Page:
”The things we are building should be lasting 50 to 100 years,” she said. ”I am confident that there will be enough things that people will want to build that will be affordable and environmentally sustainable. More scrutiny of development proposals is not going to stop the construction industry.”

She hoped the Assembly supported the Bill, saying it was in the interests of all Canberrans.

“We need a planning system that delivers for all Canberrans,” Ms Le Couteur said.

“The community expects that the decisions made for our city’s future are sustainable – prepare us for a more extreme climate reality – and give our community a say. When it comes to urban planning, progress has been far too slow.

“To keep Canberra a great place to live, as well as the ‘bush capital’, we really should be leaders in sustainable urban development. The changes I’m proposing will help make this a reality.”


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5 Responses to Greens to introduce sweeping planning Bill
HiddenDragon HiddenDragon 6:19 pm 07 May 20

Another vote for Julie Macklin’s comment about solar access.

Whether it’s vegetation or new/added structures, a government which cares about reduced fossil fuel usage – even for simple things like drying the laundry the natural way, rather than using an electric clothes dryer – should put this into practice.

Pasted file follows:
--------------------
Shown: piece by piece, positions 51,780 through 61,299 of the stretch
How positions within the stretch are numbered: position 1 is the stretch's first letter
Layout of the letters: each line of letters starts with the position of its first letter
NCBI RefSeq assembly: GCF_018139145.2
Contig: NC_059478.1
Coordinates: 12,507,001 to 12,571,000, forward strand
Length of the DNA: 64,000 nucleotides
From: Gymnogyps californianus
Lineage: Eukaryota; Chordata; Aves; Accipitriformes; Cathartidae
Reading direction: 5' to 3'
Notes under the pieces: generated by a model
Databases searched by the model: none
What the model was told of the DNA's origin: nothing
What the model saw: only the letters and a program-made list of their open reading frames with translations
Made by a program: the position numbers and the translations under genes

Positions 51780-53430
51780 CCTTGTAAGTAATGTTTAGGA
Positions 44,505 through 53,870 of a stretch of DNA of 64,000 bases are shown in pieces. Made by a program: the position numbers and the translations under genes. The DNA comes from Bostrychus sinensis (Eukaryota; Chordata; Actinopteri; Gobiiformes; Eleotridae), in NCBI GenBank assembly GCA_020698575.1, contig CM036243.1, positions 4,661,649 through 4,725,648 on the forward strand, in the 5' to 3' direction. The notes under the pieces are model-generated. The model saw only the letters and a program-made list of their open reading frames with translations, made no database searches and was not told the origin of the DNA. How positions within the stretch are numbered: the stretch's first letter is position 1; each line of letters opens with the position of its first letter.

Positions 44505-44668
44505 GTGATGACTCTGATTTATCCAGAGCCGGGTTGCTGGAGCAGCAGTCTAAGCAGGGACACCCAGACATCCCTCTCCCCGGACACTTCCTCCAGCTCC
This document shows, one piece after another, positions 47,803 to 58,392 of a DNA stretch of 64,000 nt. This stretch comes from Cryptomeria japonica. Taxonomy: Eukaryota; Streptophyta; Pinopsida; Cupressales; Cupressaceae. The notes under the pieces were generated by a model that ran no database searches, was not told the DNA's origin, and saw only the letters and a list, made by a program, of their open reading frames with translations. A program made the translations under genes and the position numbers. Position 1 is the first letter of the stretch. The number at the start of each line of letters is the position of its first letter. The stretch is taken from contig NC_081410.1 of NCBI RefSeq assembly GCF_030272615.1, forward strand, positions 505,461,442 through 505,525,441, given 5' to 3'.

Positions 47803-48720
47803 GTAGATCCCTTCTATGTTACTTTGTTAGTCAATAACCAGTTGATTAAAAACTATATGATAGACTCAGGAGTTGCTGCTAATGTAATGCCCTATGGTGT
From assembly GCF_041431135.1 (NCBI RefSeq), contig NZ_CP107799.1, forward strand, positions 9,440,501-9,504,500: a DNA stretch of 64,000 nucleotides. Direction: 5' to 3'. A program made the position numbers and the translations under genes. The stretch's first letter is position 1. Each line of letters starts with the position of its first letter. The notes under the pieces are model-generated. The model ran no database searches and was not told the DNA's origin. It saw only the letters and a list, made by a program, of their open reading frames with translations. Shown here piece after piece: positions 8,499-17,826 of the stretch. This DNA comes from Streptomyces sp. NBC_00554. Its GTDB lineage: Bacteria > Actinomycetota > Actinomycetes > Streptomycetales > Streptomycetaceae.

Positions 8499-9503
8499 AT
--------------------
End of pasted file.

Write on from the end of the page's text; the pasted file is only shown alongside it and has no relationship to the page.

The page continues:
Acton Acton 2:31 pm 07 May 20

So what have the greens been doing all this time while in bed with labor? The planning system in the ACT is hopeless, out of touch with the community and all about building as many apartments as possible on any space left available under Barr’s densification urban infill obsession. If a better planning system was so important to the Greens then they would have done something about it by now and not woken from their slumber just because it’s election year.

Gregg Heldon Gregg Heldon 1:56 pm 07 May 20

50-100 years? No. In my mind, a building should be made to last a bare minimum of 100 years. European homes are way more energy efficient than most of Canberra homes and that should be our benchmark.

Julie Macklin Julie Macklin 1:42 pm 07 May 20

When a person spends more on their house to make it energy efficient, there should be rules to protect it, such as sunlight access. If this is the way it's heated, it needs a full day's sunlight; not only two or three hours in the middle of the day. Vegetation (that wasn't present when the house was build, so an unknown), as well as future developments should also have height restrictions (enforced) so the building is not robbed of its heating source, the sun. Otherwise, if this can't be avoided, compensation should be paid to the home-owner to cover future increased heating costs for the expected lifetime of the owner, plus loss of value in the house when it is sold. With inflation factored in, this would be a lot of money. But some large developments might be able to cover these costs. Having protection, is more encouragement for people to build energy efficient buildings. And this protection is missing at present. It's better though that if buildings don't have their energy efficiency compromised, than the need for compensation payments, as the housing stock needs more energy efficient buildings.

Tan Choi Heng Tan Choi Heng 10:29 am 07 May 20

Brad Fraser Sam Cook Lachlan Burke Hau Le Hajime Isozaki Ong Jun Kiat Daryl Wee sustainable development, deliberative democracy and planning system